This year's Buxton Festival runs from 13th to 23rd July. It centres on performances at the Opera House of Schubert's Fierrabras, Handel's Rodelinda and Jane Eyre with music by Michael Berkeley and libretto by David Malouf, commissioned for the Cheltenham International Festival of Music. There is an accompanying programme of recitals, chamber music concerts, and for the first time, literary events with Fay Weldon, Vanessa Redgrave, Sir Jeremy Isaacs, Margaret Drabble and Beryl Bainbridge. Full details from the Buxton Festival web site via the link from the Festivals section of TheatreNet.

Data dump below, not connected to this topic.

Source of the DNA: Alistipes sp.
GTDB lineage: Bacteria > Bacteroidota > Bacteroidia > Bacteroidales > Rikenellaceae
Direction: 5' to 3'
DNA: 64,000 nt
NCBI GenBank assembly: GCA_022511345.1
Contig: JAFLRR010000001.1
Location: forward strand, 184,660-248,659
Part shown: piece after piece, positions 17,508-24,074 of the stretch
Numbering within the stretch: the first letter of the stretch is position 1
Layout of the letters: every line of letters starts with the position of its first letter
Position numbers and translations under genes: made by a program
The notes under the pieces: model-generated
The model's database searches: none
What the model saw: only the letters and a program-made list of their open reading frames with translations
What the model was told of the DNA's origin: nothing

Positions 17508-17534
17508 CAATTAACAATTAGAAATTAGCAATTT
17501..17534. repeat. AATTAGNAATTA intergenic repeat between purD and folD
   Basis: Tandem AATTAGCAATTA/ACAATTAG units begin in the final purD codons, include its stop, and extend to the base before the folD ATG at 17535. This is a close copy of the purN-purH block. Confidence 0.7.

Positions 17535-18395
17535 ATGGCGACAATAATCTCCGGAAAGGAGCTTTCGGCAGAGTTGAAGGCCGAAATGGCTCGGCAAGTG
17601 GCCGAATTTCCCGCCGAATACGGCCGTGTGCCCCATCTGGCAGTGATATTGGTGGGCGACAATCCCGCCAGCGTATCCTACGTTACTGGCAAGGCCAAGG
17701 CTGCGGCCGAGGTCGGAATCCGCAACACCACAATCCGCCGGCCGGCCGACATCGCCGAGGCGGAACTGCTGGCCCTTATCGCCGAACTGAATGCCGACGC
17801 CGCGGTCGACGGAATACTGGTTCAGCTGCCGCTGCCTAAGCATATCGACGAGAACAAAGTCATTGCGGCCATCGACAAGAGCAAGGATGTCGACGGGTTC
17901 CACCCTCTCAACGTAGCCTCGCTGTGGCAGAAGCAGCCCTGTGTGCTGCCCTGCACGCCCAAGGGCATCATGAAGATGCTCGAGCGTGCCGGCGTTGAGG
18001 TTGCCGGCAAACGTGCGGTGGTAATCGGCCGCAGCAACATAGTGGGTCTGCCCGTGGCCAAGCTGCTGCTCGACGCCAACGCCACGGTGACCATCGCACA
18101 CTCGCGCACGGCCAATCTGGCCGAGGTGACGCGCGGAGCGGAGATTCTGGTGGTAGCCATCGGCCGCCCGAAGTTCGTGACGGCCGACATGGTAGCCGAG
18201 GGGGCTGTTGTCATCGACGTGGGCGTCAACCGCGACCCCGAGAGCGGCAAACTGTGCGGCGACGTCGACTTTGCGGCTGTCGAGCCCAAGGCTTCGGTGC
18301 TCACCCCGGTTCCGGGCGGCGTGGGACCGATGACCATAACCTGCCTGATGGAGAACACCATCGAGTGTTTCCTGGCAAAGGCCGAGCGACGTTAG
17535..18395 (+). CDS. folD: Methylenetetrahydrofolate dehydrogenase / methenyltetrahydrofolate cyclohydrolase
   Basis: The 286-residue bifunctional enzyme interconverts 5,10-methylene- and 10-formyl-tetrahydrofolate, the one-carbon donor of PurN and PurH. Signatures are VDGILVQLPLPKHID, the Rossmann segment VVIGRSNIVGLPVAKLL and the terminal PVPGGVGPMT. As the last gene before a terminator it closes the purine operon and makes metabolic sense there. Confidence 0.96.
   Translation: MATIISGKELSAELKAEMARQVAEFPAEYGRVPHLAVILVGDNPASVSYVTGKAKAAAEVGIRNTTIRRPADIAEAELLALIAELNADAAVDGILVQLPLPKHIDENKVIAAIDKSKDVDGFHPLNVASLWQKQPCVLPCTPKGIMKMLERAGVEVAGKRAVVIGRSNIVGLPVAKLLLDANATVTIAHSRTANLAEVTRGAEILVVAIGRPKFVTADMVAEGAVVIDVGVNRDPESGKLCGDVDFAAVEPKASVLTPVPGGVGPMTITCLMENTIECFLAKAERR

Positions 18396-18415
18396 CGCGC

The Rumour Machine says: that the cast for the Andrew Lloyd Webber/Ben Elton musical The Beautiful Game will include Hannah Waddingham who made a big impression in Lautrec; that Dusty The Musical starring Mari Wilson will open on 16th October at the Vaudeville Theatre; and that Bernadette Peters will make her West End debut next summer in Gypsy, which Sam Mendes has been approached to direct. The Rumour Machine grinds on.